Boy critical after feral  brawl
Evidence: Police collect a bloody shirt at Burswood. Picture: Megan Powell/The West Australian

An early morning brawl that left a teenager in a coma and which reportedly involved children as young as seven was another example of parents who "don't know and don't care" where their kids were, Police Commissioner Karl O'Callaghan said yesterday. .

Mr O'Callaghan said the incident at Burswood was more evidence of children who were too young to be out unsupervised getting into trouble.

Police also said they took four children, aged 4 to 15, from a home in the South West after finding it filthy and littered with drugs and pornography.

Mr O'Callaghan's comments come after his article in _The Weekend West, _in which he called for more children to be taken from neglectful parents to curb spiralling juvenile crime.

Police are reviewing security vision from Great Eastern Highway after a 15-year-old was found unconscious with serious head injuries yesterday morning. He remains in a critical but stable condition this morning.

Kensington Det-Sgt Craig Gibson believed the boy, who was in a critical condition last night in Royal Perth Hospital, was punched in a brawl that started near JCS Motorcycles about 6.30am and spread across the road to Maple Street.

Maple Street resident Manali, who did not want her surname used, heard "growling" and foul language and saw boys and girls "slapping each other".

The mother of two, who moved to Perth a year ago, said she lived in fear of the juveniles who appeared to rule the streets around Burswood train station.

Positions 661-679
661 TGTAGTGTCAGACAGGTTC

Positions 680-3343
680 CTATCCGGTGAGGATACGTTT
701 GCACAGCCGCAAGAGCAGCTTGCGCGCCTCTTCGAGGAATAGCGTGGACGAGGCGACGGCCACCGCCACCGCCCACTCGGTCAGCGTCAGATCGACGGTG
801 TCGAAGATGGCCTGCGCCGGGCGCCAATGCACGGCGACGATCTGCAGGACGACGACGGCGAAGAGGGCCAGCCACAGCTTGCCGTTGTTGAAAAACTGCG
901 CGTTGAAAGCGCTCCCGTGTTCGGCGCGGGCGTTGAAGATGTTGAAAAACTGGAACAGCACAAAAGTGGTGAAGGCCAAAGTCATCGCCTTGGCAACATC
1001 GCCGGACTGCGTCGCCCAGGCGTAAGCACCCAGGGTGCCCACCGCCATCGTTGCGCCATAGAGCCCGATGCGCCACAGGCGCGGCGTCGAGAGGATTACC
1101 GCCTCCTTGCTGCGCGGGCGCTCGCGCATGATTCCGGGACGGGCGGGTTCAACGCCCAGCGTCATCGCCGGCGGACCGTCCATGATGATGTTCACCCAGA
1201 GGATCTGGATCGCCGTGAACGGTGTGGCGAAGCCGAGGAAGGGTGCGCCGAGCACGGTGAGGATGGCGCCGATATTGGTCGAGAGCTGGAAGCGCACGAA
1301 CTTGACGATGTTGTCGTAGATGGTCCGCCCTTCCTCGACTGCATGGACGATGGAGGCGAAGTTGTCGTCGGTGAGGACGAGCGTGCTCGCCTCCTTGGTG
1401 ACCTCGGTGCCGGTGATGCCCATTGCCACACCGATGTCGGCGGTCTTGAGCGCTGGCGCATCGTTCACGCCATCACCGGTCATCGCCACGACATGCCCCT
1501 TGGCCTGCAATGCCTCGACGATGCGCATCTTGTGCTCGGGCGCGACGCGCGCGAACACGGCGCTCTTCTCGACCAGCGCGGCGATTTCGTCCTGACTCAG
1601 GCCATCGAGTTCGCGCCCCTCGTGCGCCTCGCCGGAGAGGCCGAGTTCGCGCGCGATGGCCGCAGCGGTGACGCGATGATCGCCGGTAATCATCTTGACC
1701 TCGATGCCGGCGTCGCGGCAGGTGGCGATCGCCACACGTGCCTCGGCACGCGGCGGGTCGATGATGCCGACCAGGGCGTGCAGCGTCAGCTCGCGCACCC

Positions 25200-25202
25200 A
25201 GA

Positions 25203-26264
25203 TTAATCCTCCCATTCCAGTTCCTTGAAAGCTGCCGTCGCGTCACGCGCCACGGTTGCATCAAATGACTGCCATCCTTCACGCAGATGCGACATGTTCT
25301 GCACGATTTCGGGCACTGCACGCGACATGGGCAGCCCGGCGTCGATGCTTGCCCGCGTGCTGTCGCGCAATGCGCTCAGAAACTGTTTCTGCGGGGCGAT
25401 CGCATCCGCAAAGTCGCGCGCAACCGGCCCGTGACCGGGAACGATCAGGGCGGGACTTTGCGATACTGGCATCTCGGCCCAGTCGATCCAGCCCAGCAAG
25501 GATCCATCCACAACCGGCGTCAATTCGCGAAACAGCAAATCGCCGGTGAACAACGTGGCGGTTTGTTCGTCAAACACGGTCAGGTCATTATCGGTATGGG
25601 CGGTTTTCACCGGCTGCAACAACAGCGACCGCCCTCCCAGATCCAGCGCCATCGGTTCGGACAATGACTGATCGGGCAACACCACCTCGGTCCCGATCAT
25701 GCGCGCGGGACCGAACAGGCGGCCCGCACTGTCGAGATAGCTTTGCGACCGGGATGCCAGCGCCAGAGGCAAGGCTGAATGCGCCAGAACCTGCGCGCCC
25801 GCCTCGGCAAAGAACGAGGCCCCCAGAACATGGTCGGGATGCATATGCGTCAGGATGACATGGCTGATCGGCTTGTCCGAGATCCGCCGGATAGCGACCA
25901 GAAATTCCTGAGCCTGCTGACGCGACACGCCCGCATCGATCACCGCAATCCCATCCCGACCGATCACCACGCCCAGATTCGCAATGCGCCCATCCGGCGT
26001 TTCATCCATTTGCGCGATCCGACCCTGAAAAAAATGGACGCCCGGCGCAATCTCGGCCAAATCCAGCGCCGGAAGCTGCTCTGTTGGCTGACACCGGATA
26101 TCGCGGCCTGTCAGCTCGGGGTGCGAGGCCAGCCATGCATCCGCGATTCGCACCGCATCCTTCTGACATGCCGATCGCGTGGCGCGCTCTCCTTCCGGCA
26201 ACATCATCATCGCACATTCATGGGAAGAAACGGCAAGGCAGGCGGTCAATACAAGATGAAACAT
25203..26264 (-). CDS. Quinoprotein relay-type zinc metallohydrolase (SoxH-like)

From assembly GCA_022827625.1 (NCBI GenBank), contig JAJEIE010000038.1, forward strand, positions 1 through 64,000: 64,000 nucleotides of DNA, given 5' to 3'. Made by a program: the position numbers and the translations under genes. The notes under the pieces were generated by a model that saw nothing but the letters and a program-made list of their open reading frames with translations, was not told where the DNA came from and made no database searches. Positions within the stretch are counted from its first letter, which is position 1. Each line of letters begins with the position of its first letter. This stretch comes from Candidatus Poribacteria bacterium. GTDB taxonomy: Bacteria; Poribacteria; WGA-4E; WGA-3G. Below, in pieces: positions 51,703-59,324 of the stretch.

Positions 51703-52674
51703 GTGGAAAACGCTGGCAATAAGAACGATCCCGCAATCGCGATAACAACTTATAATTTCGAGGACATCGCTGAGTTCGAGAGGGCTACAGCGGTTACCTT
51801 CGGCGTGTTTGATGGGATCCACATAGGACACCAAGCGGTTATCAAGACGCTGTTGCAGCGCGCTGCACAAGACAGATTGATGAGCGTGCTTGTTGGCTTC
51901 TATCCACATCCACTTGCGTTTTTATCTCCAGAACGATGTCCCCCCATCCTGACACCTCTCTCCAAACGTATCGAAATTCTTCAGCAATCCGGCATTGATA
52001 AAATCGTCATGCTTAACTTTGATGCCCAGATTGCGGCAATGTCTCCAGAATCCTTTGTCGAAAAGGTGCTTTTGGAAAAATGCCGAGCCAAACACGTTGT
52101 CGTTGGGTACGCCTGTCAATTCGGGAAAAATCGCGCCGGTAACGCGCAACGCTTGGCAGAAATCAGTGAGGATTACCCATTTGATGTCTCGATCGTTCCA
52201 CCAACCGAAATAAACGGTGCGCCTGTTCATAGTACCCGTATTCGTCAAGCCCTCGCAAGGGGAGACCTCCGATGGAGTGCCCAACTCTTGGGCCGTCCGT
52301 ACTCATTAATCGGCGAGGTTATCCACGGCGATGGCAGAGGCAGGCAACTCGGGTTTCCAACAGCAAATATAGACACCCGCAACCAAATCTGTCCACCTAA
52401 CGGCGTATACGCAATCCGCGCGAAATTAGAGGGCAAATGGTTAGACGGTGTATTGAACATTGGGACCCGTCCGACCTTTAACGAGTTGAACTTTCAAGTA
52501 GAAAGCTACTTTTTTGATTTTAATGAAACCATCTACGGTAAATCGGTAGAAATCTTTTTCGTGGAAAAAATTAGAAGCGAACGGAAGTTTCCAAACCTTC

"So many things happen here every weekend," she said. "We live scared. Usually I do not come out (when I hear the kids)."

Nick, who has lived on Maple Street for seven years, said the mass brawl was "standard".

He often saw young children roam the streets, searching for unlocked cars and houses.

Last week he phoned police after teenagers started a fire in broad daylight metres from where the injured boy was found.

"They're fearless these kids," Nick said. "They're not afraid because there is no real result if they get caught."

Mr O'Callaghan said there was almost an epidemic of young children, many of primary school age, who were simply "feral".

"If your primary school-aged kids are out on the streets in the early hours of a Sunday morning, we have to ask the question whether they should be left in the care they're in," he said.

Police handed four children to child protection authorities at the weekend amid concerns for their welfare after searching a South West home for drugs.

The raid on Friday allegedly uncovered a big amount of cannabis, drug paraphernalia, pornography and sex toys strewn through "squalor" in the house.

The Department for Child Protection said more children were taken into care each year, with 4126 children and youths in State care at January 31.


The West Australian

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